She knew these young women would want to remarry so she kisses them and prayed that God would grant them days of prosperity and blessing in their second marriage. The very thought of their being separated from Naomi brought forth weeping.

‘And said to her, ‘We will go back with you to your people.’ But Naomi said, ‘Return home, my daughters. Why would you come with me? Am I going to have any more sons, who could become your husbands? Return home, my daughters; I am too old to have another husband. Even if I thought there was still hope for me—even if I had a husband tonight and then gave birth to sons— would you wait until they grew up? Would you remain unmarried for them? No, my daughters. It is more bitter for me than for you, because the LORD’s hand has turned against me!’ At this they wept aloud again. Then Orpah kissed her mother-in-law goodbye, but Ruth clung to her.’ Ruth 1:10-14

While the daughters-in-law were intent on leaving their own land to go with her to Bethlehem, Naomi objects. ‘Why will you go with me?’

According to levirate marriage, the next brother or kinsman was expected to marry the childless widow of a deceased brother. The first child of the second marriage carried on the family name and inherited the property of the deceased first husband, Deuteronomy 25:5-6.

Naomi is simply saying that she couldn’t hope to be the mother of sons who could later marry the two Moabite widows. Even if she could have children, would they be willing to wait until they were old enough to marry them? After more weeping Orpha kisses her mother-in-law and turns back to Moab.

However, Ruth wouldn’t be dissuaded, she is determined to remain with Naomi regardless of the consequences of not finding a husband since she was a Moabite.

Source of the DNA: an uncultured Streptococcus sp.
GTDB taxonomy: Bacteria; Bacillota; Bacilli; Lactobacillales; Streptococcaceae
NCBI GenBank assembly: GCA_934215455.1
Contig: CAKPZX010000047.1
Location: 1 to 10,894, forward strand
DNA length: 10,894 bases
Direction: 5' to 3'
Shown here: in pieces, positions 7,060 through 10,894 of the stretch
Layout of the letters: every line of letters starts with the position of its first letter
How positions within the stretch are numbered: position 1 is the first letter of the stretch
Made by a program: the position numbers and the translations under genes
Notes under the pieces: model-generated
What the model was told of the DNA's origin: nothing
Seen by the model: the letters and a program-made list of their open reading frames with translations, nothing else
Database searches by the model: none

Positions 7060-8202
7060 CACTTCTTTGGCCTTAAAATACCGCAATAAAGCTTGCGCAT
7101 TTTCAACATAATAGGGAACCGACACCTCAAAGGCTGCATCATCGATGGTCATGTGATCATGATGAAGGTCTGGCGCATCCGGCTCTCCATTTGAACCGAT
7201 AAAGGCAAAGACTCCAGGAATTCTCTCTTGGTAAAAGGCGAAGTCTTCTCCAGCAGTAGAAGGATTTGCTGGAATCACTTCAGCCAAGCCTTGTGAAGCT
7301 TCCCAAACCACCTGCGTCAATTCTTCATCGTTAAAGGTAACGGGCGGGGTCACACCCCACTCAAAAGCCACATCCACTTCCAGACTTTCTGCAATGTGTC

‘Look,’ said Naomi, ‘your sister-in-law is going back to her people and her gods. Go back with her.’ But Ruth replied, ‘Don’t urge me to leave you or to turn back from you. Where you go I will go, and where you stay I will stay. Your people will be my people and your God my God. Where you die I will die, and there I will be buried. May the LORD deal with me, be it ever so severely, if even death separates you and me.’ When Naomi realized that Ruth was determined to go with her, she stopped urging her.’ Ruth 1:15-18

With the departure of Orpha, Naomi admonishes Ruth to return also, Ruth’s response was please do not deny me from following after you. This next section of the book is esteemed as one of the most touching passages in all of literature.

Ruth renounces all that she could be expected to hold dear in Moab and voluntarily chooses to go to Judah and begin an entirely new life with her mother-in-law among a different race of people.

She says, ‘Wherever you go, I will go.’ There are cultural overtones in her words, ‘and where you stay I will stay. Your people will be my people.’ This was Ruth’s commitment to change culturally in order to identify with the people of Naomi, 1 Corinthians 9:19-23.

Her choice has strong religious implications as we see from her words, ‘Your God (shall be) my God.’ Had Ruth already been convicted and converted to the one God of Israel by the faith of her mother-in-law and husband?

While in Moab Ruth may have retained some allegiance to Chemosh, the god of the Moabites, Numbers 21:29. However, she’s willing to truly convert to the God of Israel. She was willing to relinquish her past in order to remain committed to her mother-in-law, Naomi, and the future.

In going to Judah, she would now worship the one God of Israel. We think it is a testimony to both her deceased husband and her mother-in-law that she was willing to entrust herself to the God whom they worshipped. She is also willing to die and be buried in Judah.